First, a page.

Wednesday, July 06, 2005

WCBE 90.5 FM "Fantastic Four," "Dark Water," "Brothers"

It's Movie Time
Co-hosts: John DeSando & Clay Lowe
Producer/Director: Richelle Antczak, WCBE 90.5 FM

Reviews: “Fantastic Four,” “Dark Water,” “Brothers”
Taped: 3:30 pm, July 6, 2005
Air Time: 3:01 pm and 8:01 pm, July 8, 2005
Streaming live on the web at .

The Script:

"Fantastic Four” is by no means FANTASTIC . . . .

“Dark Water” is a horror film drenched in psychological terror . . .

“Brothers” will make you reconsider leaving your brother at home . . .


Richelle Antczak
"It's Movie Time" in Central-Ohio with John DeSando and Clay Lowe . . .


I'm John DeSando

And I'm Clay Lowe

John (“Fantastic Four”)
Clay, after solid appearances this year of Sin City and Batman, seeing comic book adaptation Fantastic Four is a fantastic letdown: The general idea is interesting but the execution is loud and repetitive, and the actors are disconnected from their mission.

Fantastic Four takes almost the whole film for the characters, who have been transformed into superheroes by a cosmic storm, come to terms with their new gifts, which include being a human torch, stretching your body like elastic, becoming invisible, and being a rock with its attendant strength.

It's all typically American filmmaking with the accent on stunning graphics and deemphasis on character and story depth. After the villain kills the doctor who tells him his body is changing, he says, "I think I'll get a second opinion." Our listeners will need one as well after I kill off this film at grading time.

Clay (“Dark Water”)
Well, John, even after you’ve seen the movie Dark Water you’ll still not be sure who or who has not been killed by the end of the film. A modern day horror story depending more upon the psychological state of its leading characters than its special effects, Dark Water is one of those rainy night films that oozes atmosphere and infuses its audiences with a sense of dread.

Starring Academy Award winning Jennifer Connelly as a distraught mom, and Ariel Gade as her dazed and confused five-year-old child, Dark Water captures the growing sense of despair that is slowly overtaking this abandoned mom and her vulnerable young daughter.

Grimy apartments, tawdry landlords, and sinister building attendants, are the common everyday stuff that transform this simple domestic tragedy into a ghastly ghost story of the most terrifying kind.

John (“Brothers”)
Clay, 9/11 changed everything, as they say, not just in longer lines at the airport but rather in the lives of those soldiers who return from that far battle to one at home, whose rules have also profoundly changed.

Susan Bier's Danish film, Brothers, has a brother return from Afghanistan after facing a terrible dilemma as a prisoner of choosing his own life over that of a friend. At home, because he was presumed dead, his ner-do-well brother has changed as well and formed an intimate relationship with his brother's wife.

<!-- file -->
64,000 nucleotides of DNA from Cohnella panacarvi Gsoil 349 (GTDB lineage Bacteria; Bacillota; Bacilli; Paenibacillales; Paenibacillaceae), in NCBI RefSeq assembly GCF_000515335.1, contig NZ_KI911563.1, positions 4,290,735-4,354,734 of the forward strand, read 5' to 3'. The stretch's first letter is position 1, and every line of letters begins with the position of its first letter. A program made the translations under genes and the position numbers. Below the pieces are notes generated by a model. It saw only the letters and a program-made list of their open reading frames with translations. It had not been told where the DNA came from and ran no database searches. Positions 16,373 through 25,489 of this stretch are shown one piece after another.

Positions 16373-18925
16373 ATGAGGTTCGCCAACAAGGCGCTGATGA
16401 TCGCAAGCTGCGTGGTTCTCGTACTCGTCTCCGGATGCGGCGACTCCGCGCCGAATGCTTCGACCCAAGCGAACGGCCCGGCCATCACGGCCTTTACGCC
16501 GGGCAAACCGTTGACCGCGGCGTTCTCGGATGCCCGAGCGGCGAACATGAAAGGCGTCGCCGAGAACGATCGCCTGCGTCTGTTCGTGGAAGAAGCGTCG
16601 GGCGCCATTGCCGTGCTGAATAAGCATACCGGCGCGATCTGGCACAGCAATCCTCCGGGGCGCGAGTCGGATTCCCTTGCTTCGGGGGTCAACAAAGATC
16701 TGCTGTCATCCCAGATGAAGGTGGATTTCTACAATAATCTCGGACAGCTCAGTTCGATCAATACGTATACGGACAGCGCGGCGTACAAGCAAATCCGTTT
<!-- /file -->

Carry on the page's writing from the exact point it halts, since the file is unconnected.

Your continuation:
Bier's brilliance shows there is no easy choice at home either, complicated by the soldier's guilt, which has changed for the worse the way he acts with his family. Don't think of this fascinating puzzle as just another screed on terrorism; think of it as an essay on the dizzying choices life throws at us with decisions not made as neatly or easily as in other movies.

Clay ("Brothers")
Well, John, you’re right, the movie Brothers is NOT about terrorism but it IS about the human consequences of that most odious of human endeavors: the waging of war. Taking a page from the story of Cain and Abel, as well as a page from the story of the prodigal son, the brothers in this film manage to somehow dramatically reverse their roles somewhere between the opening of the movie and its closing credits.

In the beginning Michael is the good son, good husband, and good father; and Jannik is the irresponsible younger brother who can’t seem to keep out of jail. But when Michael is called up to serve in Afghanistan, stay-at-home Jannik finally gets himself under control and decides to fill in for his missing brother.

What happens to Michael while a prisoner is devastating, but how it affects his behavior when he returns home is even more devastating for his whole family. It’s one of those costs of war that are rarely calculated in public.

But enough of fantastic heroes, leaky ceilings, and brothers at war, John, because it’s grading time.

Holy Leaking Heroes,Hooray!

“Fantastic Four” earns a “D” for DUMBING DOWN a fantastic comic book . . .

“Dark Water” gets a solid “B” because it's a well-made, well-acted film, but it's also a little BIT murky . . .

“Brothers” earns a “B” for BRINGING home a BAD BATTLE . . .

“Brothers” gets an “A” because Susan Bier’s films ALWAYS cut to the heart of relationships . . .

Clay, It scares me to think a cosmic storm could make YOU invisible, given your ALREADY highly-developed snooping abilities.

I’m outta here.

John, sometimes I feel invisible when I don’t quite know what you’re talking about, but maybe if I close my eyes you'll go away too.

I’m outta here too.

See you at the movies, folks.



The Award Winning "It's Movie Time" with John DeSando and Clay Lowe is produced by Richelle Antczak in conjunction with 90.5 FM, WCBE in Columbus and 106.7 FM in Newark.


© 2005 John DeSando and Clay Lowe